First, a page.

/Tencent’s WeChat monetizes its group chat function

Tencent’s WeChat monetizes its group chat function

WeChat, the most popular messaging app in China, on Wednesday released an update, adding two more functions to group chat.

With the update, group chat owners can approve or veto the invitations that group members extend to other people. At the same time, the update adds a “Go Dutch” funtion to group chats, allowing users to split bills quickly with friends using WeChat Pay.

What has changed when joining a group chat

WeChat group chat is an essential tool for users. People use groups to chat with family, send news to potential clients, and plan a trip with friends. Before the update, a WeChat user can join a group chat in two ways: being invited by a member or by scanning the group’s QR code.

WeChat’s group chat interface. Photo from WeChat.

Now WeChat is assigning more power to group chat owners. An owner can choose to turn on the “Verification invitation” button: in this case, members must get a group owner’s approval before they invite friends, and the QR invitation approach is blocked.

Going Dutch

The “Go Dutch” feature is not exactly brand new on WeChat. It already existed in the “Wallet” feature. The update made it more accessible and now users can share a payment within a group, and choose specific individuals to contribute to a payment if not all group members are involved.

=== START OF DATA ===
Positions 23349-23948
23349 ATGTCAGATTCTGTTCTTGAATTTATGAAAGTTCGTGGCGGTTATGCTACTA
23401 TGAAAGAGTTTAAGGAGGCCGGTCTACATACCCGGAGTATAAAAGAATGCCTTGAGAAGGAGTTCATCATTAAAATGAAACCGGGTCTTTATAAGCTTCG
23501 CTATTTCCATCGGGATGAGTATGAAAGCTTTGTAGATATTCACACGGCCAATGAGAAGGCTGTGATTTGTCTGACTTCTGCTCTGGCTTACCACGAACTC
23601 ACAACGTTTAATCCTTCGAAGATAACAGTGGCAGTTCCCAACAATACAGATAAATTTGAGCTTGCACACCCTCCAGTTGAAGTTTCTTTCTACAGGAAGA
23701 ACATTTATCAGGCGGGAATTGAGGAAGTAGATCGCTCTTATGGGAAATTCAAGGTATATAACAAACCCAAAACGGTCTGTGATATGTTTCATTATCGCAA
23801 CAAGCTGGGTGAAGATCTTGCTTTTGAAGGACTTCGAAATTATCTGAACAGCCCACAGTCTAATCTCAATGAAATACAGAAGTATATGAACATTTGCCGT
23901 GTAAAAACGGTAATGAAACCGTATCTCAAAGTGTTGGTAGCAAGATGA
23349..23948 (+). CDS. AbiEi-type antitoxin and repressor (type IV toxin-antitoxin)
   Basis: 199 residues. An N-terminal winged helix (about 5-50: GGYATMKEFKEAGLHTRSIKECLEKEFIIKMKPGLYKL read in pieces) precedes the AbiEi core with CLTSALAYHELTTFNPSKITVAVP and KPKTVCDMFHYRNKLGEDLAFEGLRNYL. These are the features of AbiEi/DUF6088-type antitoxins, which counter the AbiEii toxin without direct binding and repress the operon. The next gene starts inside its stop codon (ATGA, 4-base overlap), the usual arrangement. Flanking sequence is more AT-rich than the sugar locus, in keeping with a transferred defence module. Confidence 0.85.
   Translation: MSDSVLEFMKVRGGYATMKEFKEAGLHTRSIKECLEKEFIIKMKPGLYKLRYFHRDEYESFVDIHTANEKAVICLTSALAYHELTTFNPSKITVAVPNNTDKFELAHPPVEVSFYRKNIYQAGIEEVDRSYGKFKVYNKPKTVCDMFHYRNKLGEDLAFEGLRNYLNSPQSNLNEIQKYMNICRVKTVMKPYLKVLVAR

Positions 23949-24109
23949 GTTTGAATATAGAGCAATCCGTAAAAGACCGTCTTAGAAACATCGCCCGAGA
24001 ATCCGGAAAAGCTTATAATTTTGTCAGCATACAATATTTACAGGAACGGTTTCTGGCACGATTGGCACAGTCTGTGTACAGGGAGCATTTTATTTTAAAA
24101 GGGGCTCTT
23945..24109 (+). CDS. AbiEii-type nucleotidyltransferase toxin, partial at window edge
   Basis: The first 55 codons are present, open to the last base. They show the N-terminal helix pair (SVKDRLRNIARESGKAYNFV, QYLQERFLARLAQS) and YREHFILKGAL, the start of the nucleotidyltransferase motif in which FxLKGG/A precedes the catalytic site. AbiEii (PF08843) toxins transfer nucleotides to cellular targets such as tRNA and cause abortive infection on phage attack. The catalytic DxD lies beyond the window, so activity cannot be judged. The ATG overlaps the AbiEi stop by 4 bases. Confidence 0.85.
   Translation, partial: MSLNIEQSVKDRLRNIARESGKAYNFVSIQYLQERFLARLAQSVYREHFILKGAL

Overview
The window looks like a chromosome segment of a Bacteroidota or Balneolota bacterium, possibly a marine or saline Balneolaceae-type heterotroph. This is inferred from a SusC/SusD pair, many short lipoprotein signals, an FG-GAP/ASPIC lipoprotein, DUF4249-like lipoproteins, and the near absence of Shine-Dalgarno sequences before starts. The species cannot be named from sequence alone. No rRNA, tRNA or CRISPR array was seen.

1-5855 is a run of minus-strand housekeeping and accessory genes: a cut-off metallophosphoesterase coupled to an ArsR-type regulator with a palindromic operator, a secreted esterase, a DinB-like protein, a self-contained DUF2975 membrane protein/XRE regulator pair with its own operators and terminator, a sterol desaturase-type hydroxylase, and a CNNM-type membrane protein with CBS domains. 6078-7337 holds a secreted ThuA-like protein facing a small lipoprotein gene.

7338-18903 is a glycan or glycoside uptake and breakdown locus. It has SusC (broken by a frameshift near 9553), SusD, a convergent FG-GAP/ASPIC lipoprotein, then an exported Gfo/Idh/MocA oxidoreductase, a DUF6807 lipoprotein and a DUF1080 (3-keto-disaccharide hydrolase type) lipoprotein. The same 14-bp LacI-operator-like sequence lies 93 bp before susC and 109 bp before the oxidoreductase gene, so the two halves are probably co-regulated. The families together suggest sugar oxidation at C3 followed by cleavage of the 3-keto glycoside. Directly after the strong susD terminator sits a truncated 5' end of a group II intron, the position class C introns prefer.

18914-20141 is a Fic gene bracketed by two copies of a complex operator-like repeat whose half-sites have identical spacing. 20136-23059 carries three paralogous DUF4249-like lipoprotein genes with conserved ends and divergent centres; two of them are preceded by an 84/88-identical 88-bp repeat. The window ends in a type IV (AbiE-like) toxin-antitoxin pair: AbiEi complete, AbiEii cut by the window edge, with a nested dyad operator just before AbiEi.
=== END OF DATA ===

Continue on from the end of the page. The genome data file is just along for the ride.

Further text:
The new Go Dutch button within group chat. Screenshot from WeChat app.
The new Go Dutch button within group chat. Screenshot from WeChat app.
The go Dutch interface. Screenshot from WeChat app.
The Go Dutch interface. Screenshot from WeChat app.

 

WeChat, developed by China’s tech giant Tencent, has 806 million monthly active users, according to its Q2 2016 report. Its Q4 2015 report disclosed that around 32 billion “red envelopes” of money were exchanged via WeChat Pay within six days during the Lunar New Year holidays in early 2016.

(Top photo from Baidu Images)

Wang is a contributor at ACT. She is passionate about literature, photography and technology. She graduated from Shanghai University of International Business and Economics.